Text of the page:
September 20, 2009
Robert Mutch on Citizens United the Prof. Hayward Brief, and the History of the Tillman Act
There was a great deal of interest expressed at oral argument in the Citizens United case over the history of Congressional regulation of corporations. The Chief Justice made specific reference to Allison Hayward's amicus brief during oral argument:
Seth Waxman also referred to the "sober minded Elihu Root," reflecting the reference to Root in the McConnell opinion.
I'm no expert on this history, but I wondered if some of what is in the Hayward brief is contested, and if more light could be shed on the historical record. So I've invited a few historians of the era to weigh in with some thoughts. I am very pleased that Robert E. Mutch, one of the leading historians of this history, has agreed to weigh in with a guest post.
To ease readibility, I've posted his thoughts at this link. It is a fascinating read. His contribution begins:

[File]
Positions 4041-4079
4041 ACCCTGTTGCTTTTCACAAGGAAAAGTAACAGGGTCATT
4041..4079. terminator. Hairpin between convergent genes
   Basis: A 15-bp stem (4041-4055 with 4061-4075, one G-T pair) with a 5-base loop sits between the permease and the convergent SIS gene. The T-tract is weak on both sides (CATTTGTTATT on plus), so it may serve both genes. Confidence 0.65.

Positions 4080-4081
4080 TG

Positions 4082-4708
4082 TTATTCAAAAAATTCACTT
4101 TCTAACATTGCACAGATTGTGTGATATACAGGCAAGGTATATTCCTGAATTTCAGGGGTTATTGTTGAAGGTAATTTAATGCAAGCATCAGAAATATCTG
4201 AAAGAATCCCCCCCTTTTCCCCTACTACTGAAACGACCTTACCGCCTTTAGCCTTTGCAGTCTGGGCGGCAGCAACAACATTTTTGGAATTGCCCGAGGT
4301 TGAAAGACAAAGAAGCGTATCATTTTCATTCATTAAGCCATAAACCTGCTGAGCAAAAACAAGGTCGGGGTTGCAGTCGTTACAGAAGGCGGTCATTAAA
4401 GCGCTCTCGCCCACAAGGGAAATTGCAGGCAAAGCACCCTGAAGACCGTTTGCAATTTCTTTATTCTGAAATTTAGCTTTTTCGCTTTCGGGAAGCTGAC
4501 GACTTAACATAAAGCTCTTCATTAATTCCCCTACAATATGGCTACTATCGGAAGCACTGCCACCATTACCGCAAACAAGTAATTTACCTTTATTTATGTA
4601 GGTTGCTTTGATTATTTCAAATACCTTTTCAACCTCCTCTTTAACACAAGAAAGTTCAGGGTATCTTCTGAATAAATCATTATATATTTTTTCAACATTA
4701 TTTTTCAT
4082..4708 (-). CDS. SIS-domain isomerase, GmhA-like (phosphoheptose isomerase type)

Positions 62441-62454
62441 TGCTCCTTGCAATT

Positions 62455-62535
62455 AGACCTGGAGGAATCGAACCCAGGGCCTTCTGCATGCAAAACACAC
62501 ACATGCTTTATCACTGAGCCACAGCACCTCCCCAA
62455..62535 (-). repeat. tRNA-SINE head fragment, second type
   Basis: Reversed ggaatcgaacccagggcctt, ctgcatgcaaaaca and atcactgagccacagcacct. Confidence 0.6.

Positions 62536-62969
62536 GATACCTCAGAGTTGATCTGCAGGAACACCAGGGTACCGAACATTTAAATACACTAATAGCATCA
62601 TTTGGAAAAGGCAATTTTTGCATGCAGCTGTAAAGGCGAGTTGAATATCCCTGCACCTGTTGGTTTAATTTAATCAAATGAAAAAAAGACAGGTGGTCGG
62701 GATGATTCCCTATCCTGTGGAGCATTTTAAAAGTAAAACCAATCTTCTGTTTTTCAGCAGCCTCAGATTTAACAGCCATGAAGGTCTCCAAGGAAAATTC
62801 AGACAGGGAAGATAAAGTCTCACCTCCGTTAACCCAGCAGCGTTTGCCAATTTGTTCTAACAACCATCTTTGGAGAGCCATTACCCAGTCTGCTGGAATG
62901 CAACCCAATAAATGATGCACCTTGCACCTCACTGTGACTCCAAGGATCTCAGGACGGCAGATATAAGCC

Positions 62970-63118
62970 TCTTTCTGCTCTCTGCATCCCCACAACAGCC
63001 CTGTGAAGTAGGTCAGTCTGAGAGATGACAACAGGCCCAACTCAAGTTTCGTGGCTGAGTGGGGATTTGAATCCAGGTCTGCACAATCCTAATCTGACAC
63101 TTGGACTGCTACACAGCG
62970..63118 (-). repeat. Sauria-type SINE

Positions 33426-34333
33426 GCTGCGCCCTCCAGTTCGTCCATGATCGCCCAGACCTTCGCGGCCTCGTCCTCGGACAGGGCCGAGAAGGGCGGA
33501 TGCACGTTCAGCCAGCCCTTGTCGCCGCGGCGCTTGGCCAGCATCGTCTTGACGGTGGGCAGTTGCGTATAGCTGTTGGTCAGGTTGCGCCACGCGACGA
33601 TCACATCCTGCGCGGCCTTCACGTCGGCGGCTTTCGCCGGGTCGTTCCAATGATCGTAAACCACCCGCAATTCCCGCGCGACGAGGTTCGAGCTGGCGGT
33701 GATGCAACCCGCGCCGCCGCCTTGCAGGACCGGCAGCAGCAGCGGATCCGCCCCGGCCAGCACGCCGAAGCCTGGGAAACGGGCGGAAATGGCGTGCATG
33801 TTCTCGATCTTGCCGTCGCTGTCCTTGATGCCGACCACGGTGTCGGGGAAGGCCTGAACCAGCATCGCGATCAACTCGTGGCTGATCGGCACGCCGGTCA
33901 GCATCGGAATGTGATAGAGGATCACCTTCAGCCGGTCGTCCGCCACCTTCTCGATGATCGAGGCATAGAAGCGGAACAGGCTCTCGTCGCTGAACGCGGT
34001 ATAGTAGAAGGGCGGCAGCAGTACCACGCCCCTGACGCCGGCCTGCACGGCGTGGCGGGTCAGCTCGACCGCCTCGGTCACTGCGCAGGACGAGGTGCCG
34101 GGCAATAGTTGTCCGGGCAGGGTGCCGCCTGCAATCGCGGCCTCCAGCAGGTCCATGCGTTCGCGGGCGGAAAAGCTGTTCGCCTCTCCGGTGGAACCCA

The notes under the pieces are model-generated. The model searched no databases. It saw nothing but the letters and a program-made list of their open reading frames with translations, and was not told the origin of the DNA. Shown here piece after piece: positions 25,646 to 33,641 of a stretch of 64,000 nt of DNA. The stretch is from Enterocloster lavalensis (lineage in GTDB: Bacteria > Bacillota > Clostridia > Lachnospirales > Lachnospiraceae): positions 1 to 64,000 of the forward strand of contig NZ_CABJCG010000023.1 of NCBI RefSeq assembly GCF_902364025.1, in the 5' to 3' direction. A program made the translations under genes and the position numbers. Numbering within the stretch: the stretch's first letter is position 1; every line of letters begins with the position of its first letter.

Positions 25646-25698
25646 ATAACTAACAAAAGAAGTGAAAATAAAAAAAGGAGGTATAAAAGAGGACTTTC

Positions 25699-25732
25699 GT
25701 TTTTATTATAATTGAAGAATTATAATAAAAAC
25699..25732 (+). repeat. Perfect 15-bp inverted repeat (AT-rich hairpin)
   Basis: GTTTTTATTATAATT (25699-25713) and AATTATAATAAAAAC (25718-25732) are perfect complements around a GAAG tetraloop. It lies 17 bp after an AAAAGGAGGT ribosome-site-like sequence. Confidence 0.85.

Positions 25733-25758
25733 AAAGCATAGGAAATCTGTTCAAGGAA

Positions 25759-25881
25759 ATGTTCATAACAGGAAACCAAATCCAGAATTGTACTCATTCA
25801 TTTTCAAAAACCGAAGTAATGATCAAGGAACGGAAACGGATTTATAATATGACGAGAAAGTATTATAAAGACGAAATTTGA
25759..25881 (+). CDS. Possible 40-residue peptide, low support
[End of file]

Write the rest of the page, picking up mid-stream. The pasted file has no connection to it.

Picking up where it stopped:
Allison is right to say that the history is flawed. It errs in getting historical facts wrong and in presenting a comforting, and misleading, vision of a politically unified Congress using calm reason to draft and amend campaign finance laws. Allison might also be right to say that the Court's extensive reliance on U.A.W. has obscured acts of political opportunism that occurred in the writing of those laws. But I can't go along with her when she says that the history of campaign finance regulation is one of partisans passing laws only as political weapons. The history of those laws is more complex and more interesting.
Posted by Rick Hasen at September 20, 2009 10:11 PM